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What to expect from Biden's big speech


President Biden delivers his State of the Union address tonight. It is one of the most watched speeches a president gives every year. It also comes as Biden kicks off a tight reelection campaign against his likely opponent, former President Trump, so it's a chance for him to make his case for a second term. To talk through what to watch for tonight, we're joined now by NPR White House correspondent Deepa Shivaram. Hey, Deepa.


CHANG: OK. So the State of the Union, I mean, it's a pretty long speech, but there's obviously not enough time for Biden to get into everything. So what are you expecting to make the cut tonight?

SHIVARAM: Right. Yeah, I mean, definitely a big speech. And with a wider audience, he's going to be trying to highlight what he thinks his major accomplishments are and lay out what work he still wants to do. He'll be talking about abortion rights and reproductive freedom, which has been a big winning issue for Democrats. And he'll also be talking about improvements to the economy and what he's doing to lower costs for Americans on things like prescription drugs, housing, even lowering excessive fees like credit card late fees.

CHANG: Right, the junk fees. OK.

SHIVARAM: Correct.

CHANG: But what about Trump? Do you think he's going to talk about Trump?

SHIVARAM: Yeah. I mean, he might not mention Trump by name, but the Biden team has been saying that this election is about drawing contrasts. And highlighting those differences is what Biden will do tonight, especially when it comes to things like the issue on the border, right? The president has recently been going on offense and blaming Republicans for backing out of a bipartisan deal to fund the border, and he's also been blaming Trump. Immigration and the border and the economy, like we were talking about, are all issues where Biden has low approval ratings, and they're also top issues for voters in this election. So what Biden says tonight will be notable to watch.

CHANG: Well, also, a lot of voters have been voicing their dissatisfaction over how Biden's been handling Israel and the whole humanitarian crisis in Gaza. So how do you think Biden will try to respond to that anger tonight?

SHIVARAM: Yeah. The president's chief of staff, Jeff Zients, told NPR that Biden would spend a good deal of time talking about his work to get a deal on a temporary six-week cease-fire. I should note that we expect some of the family members of the hostages from the October 7 attack, they're going to be in the audience tonight. And Biden will be talking about his concerns about the humanitarian crisis in Gaza. He'll announce a new effort to set up a port on the coast of Gaza, which would allow these very large ships to deliver food, water, medicine and shelter. But that process is going to take weeks to establish. And in the meantime, there are a lot of voters, like you mentioned, especially young voters, who have been voting uncommitted in recent primaries and want a permanent cease-fire. So even with these updates on aid, that dissatisfaction for Biden is still really present.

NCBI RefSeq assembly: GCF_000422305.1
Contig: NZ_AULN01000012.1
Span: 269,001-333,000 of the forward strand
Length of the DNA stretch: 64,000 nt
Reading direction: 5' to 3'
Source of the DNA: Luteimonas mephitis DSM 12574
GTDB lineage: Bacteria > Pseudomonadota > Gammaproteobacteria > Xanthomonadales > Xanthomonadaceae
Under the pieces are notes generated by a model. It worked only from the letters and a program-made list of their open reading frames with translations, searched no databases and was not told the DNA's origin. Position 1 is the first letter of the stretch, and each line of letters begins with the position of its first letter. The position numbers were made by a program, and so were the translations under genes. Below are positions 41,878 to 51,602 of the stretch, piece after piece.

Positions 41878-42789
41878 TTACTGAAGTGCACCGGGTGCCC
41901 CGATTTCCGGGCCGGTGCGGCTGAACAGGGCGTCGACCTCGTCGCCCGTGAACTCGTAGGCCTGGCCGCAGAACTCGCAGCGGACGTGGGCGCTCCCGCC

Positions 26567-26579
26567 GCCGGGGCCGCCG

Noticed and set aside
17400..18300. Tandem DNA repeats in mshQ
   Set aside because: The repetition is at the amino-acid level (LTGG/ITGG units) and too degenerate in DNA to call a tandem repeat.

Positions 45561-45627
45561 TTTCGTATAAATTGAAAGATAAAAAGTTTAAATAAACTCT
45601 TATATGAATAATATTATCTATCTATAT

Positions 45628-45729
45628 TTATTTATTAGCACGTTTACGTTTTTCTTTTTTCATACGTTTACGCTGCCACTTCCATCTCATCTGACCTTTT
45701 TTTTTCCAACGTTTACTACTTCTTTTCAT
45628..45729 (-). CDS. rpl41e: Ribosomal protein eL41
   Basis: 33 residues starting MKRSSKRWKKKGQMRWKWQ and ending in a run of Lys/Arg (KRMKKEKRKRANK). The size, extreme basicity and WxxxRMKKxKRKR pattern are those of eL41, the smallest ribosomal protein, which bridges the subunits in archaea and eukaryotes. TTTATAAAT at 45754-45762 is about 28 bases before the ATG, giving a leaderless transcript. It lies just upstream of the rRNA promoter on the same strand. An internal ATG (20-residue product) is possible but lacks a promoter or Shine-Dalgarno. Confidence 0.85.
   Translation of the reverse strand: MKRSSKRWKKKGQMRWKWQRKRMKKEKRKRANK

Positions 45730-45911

CHANG: Yeah. You mentioned in the audience tonight there will be some family members of hostages from the attack in Israel. I'm curious, who did the president invite tonight?

SHIVARAM: Yeah. I mean, Kate Cox, who's a woman from Texas who had to leave the state to get an emergency abortion, she'll be in the audience. Another woman from Alabama will be attending tonight who recently had to pause her IVF treatment after the state Supreme Court ruling said that embryos were children. And the prime minister of Sweden, Ulf Kristersson, will also be there. Sweden officially joined NATO today and that was something the president campaigned hard for after Russia's invasion of Ukraine. And that'll come up too. The president will push hard for Republicans to pass that aid for Ukraine - right? - which has been blocked for months now.

CHANG: All right. Let's turn to the election, of course. Where does Biden go from here in terms of his presidential campaign?

SHIVARAM: Yeah. I mean, well, he's hitting the campaign trail immediately, where he'll repeat this message that he gives tonight, right? Friday he's headed to Philadelphia, and Saturday he'll be in Atlanta. I'll be traveling with the president. And one thing I'm watching for is how Biden's message goes over in Georgia, where there are a lot of communities of color. And their turnout will be essential for Biden to win the state, which he only won by a slim margin in 2020. And it's not just Biden who's going to be on the road. Vice President Kamala Harris is traveling on the West Coast, and other Cabinet officials will also be in states around the country in the coming weeks.

CHANG: That is NPR's Deepa Shivaram. Thank you, Deepa.

SHIVARAM: Thank you.

CHANG: And stay tuned to your local member station for live coverage of the State of the Union. Or watch the speech at or NPR's YouTube page, where we will have a live video stream of our coverage starting at 9 p.m. Eastern. Transcript provided by NPR, Copyright NPR.

NPR transcripts are created on a rush deadline by an NPR contractor. This text may not be in its final form and may be updated or revised in the future. Accuracy and availability may vary. The authoritative record of NPR’s programming is the audio record.

Deepa Shivaram is a multi-platform political reporter on NPR's Washington Desk.